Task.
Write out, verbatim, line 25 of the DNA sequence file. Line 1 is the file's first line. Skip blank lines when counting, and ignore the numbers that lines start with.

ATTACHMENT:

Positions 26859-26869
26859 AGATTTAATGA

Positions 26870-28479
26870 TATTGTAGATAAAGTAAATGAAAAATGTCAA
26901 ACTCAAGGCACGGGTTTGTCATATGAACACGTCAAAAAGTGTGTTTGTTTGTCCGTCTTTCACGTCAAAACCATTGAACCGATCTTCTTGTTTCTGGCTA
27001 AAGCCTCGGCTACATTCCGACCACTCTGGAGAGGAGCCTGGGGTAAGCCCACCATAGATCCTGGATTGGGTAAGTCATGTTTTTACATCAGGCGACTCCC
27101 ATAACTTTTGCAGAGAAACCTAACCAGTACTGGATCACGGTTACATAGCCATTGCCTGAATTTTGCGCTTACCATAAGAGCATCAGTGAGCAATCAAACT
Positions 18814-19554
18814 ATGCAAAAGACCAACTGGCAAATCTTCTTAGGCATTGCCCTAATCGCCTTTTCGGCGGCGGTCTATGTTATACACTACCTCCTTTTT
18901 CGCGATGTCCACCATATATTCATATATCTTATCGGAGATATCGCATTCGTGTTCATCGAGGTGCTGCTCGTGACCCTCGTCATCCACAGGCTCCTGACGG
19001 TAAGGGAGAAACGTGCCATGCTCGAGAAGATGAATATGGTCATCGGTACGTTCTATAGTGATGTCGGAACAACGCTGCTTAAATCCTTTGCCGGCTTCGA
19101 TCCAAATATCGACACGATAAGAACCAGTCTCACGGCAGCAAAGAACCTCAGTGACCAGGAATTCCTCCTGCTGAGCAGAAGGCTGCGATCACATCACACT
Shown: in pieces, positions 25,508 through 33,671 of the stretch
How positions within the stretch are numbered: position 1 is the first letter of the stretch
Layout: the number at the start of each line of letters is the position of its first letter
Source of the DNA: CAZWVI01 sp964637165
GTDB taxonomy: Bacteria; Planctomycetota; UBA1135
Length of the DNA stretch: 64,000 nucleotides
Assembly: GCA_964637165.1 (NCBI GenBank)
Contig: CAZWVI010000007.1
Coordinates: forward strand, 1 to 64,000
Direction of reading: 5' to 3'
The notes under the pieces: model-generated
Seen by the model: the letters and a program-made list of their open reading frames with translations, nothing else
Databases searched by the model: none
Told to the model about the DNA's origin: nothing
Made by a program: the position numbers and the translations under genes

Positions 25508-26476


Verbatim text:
Databases searched by the model: none